Case # TBA

Date: February 17, 2016


*Man also charged with forcible sexual assaults on minor

SANTA ANA, Calif. – A San Jose man and woman are scheduled to be arraigned today for the human trafficking, pimping, and pandering of a 15-year-old girl and three additional women using a firearm, intimidation, and/or drugs. Ariel Guizar, 35, and Araceli Mendoza Alvarez, 23, both of San Jose, are each charged with one felony count of human trafficking of a minor, one felony count of pimping a minor, one felony count of pandering with a minor under 16 years old by promise, threat or violence to become a prostitute, one felony count of using, inducing or furnishing a controlled substance to a minor, one felony count of pandering as an inmate in a house of prostitution, two felony counts of pimping, and one felony count of pandering as an inmate in a house of prostitution. Guizar is additionally charged with one felony count of forcible rape, one felony count of sodomy of a person under the age of 16, one felony count of possession of a firearm by a felon, one misdemeanor count of child endangerment by a caretaker with a sentencing enhancement allegation for the personal use of a firearm during the commission of a rape. Guizar is accused of having two prior felony convictions for possession of a firearm by a felon and obstructing or resisting a peace officer in Santa Clara County in 2009. If convicted, Alvarez faces a maximum sentence of 19 years in state prison and mandatory lifetime sex offender registration. If convicted, Guizar faces a maximum sentence of 45 years to life in state prison and mandatory lifetime sex offender registration. Guizar and Alvarez are scheduled to be arraigned this afternoon, Feb. 17, 2016, in Department CJ-1, Central Jail, Santa Ana.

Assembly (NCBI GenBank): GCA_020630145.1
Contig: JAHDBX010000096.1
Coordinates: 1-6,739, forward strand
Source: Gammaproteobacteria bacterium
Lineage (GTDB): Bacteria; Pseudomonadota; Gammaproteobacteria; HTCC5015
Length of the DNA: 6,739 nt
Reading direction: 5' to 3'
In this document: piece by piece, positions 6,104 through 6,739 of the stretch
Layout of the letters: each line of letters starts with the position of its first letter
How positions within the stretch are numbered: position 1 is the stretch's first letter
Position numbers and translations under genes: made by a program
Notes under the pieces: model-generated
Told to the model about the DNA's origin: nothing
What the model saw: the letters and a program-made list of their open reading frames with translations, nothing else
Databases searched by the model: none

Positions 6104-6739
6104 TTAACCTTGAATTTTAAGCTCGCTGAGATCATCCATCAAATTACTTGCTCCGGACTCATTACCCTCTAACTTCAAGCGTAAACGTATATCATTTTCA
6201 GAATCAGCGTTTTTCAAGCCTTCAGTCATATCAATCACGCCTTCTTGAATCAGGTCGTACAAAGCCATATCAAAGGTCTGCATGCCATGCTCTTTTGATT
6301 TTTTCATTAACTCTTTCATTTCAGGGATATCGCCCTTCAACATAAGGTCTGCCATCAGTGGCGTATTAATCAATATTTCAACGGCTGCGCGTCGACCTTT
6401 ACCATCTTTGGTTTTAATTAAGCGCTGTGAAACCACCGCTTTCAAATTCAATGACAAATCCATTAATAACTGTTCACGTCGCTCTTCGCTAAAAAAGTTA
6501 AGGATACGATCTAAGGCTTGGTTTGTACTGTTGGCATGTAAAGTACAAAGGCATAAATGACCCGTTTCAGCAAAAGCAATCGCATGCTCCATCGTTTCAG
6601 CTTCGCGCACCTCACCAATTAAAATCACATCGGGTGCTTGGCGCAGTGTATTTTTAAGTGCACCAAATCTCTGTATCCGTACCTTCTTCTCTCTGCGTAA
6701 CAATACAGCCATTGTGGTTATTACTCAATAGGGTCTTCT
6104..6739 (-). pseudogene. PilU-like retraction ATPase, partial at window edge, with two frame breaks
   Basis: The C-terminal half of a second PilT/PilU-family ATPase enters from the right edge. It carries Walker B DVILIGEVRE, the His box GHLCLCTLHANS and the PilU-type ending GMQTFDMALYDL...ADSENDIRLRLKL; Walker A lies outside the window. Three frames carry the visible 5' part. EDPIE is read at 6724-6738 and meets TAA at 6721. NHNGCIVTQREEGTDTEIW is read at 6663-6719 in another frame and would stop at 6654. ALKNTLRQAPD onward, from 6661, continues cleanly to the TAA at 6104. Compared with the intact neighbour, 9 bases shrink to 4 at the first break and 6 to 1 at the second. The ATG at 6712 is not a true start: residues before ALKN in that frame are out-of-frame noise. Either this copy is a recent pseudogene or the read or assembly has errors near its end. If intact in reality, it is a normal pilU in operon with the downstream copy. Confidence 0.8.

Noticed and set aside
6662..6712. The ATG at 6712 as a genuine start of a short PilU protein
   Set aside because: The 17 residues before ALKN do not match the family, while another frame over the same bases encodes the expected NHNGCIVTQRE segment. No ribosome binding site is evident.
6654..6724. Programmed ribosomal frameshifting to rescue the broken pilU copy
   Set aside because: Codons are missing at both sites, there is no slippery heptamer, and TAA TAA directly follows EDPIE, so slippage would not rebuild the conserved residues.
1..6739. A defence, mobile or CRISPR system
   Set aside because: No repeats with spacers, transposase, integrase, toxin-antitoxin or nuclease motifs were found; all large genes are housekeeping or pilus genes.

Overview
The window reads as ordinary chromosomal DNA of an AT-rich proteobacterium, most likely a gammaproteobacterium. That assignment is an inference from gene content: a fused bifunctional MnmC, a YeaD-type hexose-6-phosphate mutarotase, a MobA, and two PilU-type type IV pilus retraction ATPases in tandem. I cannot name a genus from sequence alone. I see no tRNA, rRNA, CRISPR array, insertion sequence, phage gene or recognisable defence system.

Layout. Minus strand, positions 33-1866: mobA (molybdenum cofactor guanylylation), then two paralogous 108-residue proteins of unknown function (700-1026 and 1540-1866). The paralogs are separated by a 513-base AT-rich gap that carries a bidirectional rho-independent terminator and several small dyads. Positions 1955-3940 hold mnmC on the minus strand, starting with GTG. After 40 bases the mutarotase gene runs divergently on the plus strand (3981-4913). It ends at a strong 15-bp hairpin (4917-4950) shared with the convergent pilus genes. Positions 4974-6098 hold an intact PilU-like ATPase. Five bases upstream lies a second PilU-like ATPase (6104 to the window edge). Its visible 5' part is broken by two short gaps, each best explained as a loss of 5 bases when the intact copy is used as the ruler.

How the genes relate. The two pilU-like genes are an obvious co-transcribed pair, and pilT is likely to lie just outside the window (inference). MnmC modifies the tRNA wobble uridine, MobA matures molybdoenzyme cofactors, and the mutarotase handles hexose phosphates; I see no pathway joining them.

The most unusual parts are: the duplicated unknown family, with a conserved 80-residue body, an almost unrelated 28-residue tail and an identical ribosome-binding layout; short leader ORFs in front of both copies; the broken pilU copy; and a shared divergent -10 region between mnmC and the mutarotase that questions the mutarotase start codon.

Circumstances of the Case

Guizaris accused of being a human trafficker/pimp and Alvarezis accused of aiding and abetting Guizar to carry out the crimes as well as working for him as a prostitute and recruiting other women to prostitute for Guizar. In the pimp/prostitution subculture, pimps exploit women and/or children for financial gain often assign ranks to the women they exploit. The victims are often required to turn over all payment they receive for sex acts from sex purchasers to their pimp. Failure to follow these rules can result in physical and/ or emotional abuse. Alvarez is accused of being the highest-ranking of Guizar’s prostitutes.

In February 2016, Guizar and Alvarez are accused of meeting 15-year-old Jane Doe 1 in Los Angeles County and trafficking her to areas known for prostitution and human trafficking in Orange County. Alvarez is accused of instructing Jane Doe 1 about prostitution including how much to charge. Guizar and Alvarez are accused of keeping the money that Jane Doe 1 received from performing commercial sex acts and intimidating the victim. The defendants are also accused of furnishing methamphetamine to Jane Doe 1.